The DC filter 206 filters the DC power generated by the PFC module 204. The DC filter 206 minimizes ripple voltage present in the DC power that results from the conversion of AC power to DC power. In various implementations, the DC filter 206 may include one or more series or parallel filter capacitors connected between the positive and negative terminals of the PFC module 204. In such implementations, the positive and negative terminals of the PFC module 204 may be connected directly to positive and negative terminals of an inverter power module 208.

The inverter power module 208 (described in more detail with reference to FIGS. 4a, 4b, and 4c ) converts the DC power, as filtered by the DC filter 206, into AC power that is provided to the compressor motor. For example only, the inverter power module 208 may convert the DC power into three-phase AC power and provide the phases of the AC power to three respective windings of the motor of the compressor 102. In other implementations, the inverter power module 208 may convert the DC power into more or fewer phases of power.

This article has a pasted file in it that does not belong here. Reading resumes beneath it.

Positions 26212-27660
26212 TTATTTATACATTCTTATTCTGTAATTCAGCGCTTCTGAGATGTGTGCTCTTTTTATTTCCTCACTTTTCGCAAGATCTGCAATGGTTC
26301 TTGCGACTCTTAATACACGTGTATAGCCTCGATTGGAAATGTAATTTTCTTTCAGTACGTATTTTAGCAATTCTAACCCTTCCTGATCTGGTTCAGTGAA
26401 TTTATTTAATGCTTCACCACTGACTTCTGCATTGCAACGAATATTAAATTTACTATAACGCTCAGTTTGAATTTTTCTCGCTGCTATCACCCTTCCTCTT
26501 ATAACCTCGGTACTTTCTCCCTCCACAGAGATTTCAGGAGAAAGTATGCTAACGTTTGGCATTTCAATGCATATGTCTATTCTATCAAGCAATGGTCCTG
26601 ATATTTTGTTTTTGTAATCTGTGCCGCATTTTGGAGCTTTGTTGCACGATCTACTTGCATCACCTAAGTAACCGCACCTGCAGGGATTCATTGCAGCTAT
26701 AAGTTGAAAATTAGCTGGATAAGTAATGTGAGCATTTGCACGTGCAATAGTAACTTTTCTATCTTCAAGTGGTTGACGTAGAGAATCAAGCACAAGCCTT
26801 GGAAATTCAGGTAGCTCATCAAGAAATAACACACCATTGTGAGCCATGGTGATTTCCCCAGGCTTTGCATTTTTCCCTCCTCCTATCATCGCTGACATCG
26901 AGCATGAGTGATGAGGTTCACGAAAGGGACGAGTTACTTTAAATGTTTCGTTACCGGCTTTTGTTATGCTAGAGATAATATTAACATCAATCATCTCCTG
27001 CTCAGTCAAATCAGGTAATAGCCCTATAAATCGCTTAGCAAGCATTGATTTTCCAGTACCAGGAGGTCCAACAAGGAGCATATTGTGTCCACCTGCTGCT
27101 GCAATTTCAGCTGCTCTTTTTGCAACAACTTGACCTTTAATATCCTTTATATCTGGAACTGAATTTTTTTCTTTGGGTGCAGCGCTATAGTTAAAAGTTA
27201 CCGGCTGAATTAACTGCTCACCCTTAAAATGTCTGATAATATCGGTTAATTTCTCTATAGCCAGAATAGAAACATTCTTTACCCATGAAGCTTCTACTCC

A DC-DC power supply 220 may also receive the filtered DC power. The DC-DC power supply 220 converts the DC power into one or more DC voltages that are suitable for various components and functions. For example only, the DC-DC power supply 220 may reduce the voltage of the DC power to a first DC voltage that is suitable for powering digital logic and a second DC voltage that is suitable for controlling switches within the PFC module 204. For example only, the second DC voltage may be selectively applied to gate terminals of the switches. In various implementations, DC power may be provided by another DC power source (not shown)—for example, a DC voltage derived via a transformer from the main 230 VAC input.